Patterico's Pontifications


David Savage Reprises His Role As Drama Queen

Filed under: Abortion,Dog Trainer,General,Judiciary — Patterico @ 8:57 am

David Savage, in his familiar role as drama queen, drags out the old “THEY’LL OVERTURN ROE!!!” bogeyman in this morning’s L.A. Times:

McCain promised that, if elected, he would follow President Bush’s model in choosing Chief Justice John G. Roberts Jr. and Justice Samuel A. Alito Jr.

That could establish a large conservative majority on the court for years. With conservatives in full control, the court would probably overturn Roe vs. Wade and the national right to have an abortion. The justices also could give religion a greater role in government and the schools, and block the move toward same-sex marriage.

If elected, Obama would be hard-pressed to create a truly liberal court. But by replacing the aging liberal justices with liberals, he could preserve abortion rights and maintain a strict separation of church and state.

This could easily have been written by a pro-abortion group rather than a “journalist” covering the Supreme Court.

Savage has no basis to predict so confidently that adding another Roberts and Alito “would probably overturn Roe v. Wade.” There are, as we speak, two clear votes for overturning Roe. And Roberts and Alito aren’t either of them.

In the most recent major abortion decision, Gonzales v. Carhart, Justice Thomas wrote a concurrence that stated his opposition to Roe:

I write separately to reiterate my view that the Court’s abortion jurisprudence, including Casey and Roe v. Wade, 410 U. S. 113 (1973), has no basis in the Constitution.

He was joined by only one Justice: Antonin Scalia. To the disappointment of Roe opponents, Justices Alito and Roberts pointedly refused to sign on to that concurrence.

I’ll give Savage this: Alito and Roberts are clearly not fans of expansive abortion rights. If the Justices are asked to rule on the legaility of new restrictions on abortion — restrictions that have not been ruled upon in previous cases — Alito and Roberts are not likely to be overly eager to strike those restrictions down.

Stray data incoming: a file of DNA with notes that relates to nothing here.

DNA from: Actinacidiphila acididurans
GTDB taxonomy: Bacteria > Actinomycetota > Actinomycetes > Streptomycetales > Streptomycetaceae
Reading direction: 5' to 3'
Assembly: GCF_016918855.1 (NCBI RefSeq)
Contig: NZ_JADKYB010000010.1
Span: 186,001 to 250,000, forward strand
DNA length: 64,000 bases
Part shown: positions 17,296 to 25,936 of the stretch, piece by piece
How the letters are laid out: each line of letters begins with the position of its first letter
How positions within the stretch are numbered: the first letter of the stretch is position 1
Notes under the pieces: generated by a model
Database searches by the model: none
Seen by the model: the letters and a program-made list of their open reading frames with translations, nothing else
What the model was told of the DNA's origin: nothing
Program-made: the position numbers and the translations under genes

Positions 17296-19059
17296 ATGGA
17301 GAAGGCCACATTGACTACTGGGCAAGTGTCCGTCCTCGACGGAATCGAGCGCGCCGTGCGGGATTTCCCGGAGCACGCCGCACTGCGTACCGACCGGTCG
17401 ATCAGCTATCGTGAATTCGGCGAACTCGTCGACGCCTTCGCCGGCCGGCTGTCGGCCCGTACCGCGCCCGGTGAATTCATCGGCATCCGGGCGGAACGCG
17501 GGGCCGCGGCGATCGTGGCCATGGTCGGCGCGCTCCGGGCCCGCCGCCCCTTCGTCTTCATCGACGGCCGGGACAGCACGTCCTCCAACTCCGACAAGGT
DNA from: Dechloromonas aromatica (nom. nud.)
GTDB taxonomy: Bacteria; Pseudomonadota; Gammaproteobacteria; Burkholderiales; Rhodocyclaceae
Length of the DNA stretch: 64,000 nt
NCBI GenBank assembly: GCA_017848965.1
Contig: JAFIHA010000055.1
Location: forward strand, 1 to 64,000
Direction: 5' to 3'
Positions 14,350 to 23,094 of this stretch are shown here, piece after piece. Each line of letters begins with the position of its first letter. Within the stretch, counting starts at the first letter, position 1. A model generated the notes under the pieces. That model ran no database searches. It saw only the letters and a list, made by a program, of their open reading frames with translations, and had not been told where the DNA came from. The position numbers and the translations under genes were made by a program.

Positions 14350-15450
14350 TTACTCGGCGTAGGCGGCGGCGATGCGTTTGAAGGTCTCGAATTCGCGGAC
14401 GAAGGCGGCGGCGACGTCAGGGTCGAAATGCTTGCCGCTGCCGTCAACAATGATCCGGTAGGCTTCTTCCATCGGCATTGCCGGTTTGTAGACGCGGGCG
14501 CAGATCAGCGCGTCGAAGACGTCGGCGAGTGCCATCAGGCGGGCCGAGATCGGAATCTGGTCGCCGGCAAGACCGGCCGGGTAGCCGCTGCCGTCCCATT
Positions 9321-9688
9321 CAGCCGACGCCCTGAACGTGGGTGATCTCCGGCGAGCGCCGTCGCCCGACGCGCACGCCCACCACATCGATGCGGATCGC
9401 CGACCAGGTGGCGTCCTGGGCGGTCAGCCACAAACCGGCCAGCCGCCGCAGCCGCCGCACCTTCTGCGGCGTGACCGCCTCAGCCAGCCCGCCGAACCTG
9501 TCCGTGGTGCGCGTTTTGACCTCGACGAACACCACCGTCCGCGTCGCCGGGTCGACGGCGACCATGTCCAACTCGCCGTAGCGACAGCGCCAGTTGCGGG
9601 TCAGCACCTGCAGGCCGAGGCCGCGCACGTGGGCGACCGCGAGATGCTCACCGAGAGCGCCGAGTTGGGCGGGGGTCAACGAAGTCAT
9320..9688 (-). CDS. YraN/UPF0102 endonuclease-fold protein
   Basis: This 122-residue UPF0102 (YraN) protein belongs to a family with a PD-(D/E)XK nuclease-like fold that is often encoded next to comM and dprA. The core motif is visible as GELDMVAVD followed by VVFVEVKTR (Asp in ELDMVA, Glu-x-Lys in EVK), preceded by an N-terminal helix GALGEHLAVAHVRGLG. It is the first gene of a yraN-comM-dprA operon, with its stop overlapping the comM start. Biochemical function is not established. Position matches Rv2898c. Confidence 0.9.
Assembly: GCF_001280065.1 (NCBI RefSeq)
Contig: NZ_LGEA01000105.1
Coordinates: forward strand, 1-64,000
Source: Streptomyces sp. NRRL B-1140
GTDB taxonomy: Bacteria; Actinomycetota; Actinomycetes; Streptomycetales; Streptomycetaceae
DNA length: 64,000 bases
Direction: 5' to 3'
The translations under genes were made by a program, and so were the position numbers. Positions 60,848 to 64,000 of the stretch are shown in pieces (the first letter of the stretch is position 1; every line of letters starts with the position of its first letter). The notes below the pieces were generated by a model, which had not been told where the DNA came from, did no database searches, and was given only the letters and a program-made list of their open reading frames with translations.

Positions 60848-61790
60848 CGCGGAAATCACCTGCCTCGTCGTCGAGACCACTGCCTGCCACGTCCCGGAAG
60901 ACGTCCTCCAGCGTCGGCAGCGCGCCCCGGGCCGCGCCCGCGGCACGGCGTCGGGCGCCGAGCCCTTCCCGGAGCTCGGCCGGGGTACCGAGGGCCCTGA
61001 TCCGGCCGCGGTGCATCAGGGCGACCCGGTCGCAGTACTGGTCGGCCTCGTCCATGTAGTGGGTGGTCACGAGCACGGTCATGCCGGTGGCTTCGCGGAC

But they have proved themselves to be very respectful of precedent — in ways that have frustrated conservatives on many occasions.

So where does David Savage get the idea that two more Justices like Alito or Roberts “would probably overturn Roe v. Wade”? That makes for a great rallying cry — it would look great, for example, in a NARAL mailer — but it’s not journalism.

It’s also nothing new.

P.S. I love this:

Since Warren’s retirement in 1969, conservatives have been ascendant in the high court, thanks to Republican domination of the White House. For the last three decades, Republican appointees have held at least seven of the Supreme Court’s nine seats.

Since when does “Republican” equal “conservative”? I’ll note that “[s]ince Warren’s retirement in 1969” we have had: Roe v. Wade; the affirmance of Roe in Casey; the death penalty ruled unconstitutional for a period of years; the abolition of the death penalty for juveniles and the mentally retarded, using a patently bogus form of analysis; the Lawrence v. Texas decision; and many others.

How did the Court issue so many non-conservative decisions with so many Republicans? Maybe they’re following the Obama prescription for deciding the big cases: follow your heart. More on that in a separate post.

UPDATE: Thanks to aphrael for pointing out a typo (really more like a disconnnect between the brain and the typing fingers). No, there is no Justice Casey, and yes, I meant Justice Roberts.

18 Responses to “David Savage Reprises His Role As Drama Queen”

  1. Nitpicky correction:
    To the disappointment of Roe opponents, Justices Alito and Casey pointedly refused to sign on to that concurrence.

    There is no Justice Casey. I believe you meant Justices Alito and Roberts.

    aphrael (db0b5a)

  2. but there is no joy in mudville
    justice casey has struck out.

    assistant devil's advocate (486023)

  3. Heh.

    Fixed, thanks.

    Patterico (4bda0b)

  4. Chief Justice Renquist HATED Roe v Wade, but he voted with the majority to strike down a law passed by congress to ban abortion…

    That whole “he went by the constitution and prescident” thing really throws them who have history re-writen each morning…

    Scott Jacobs (fa5e57)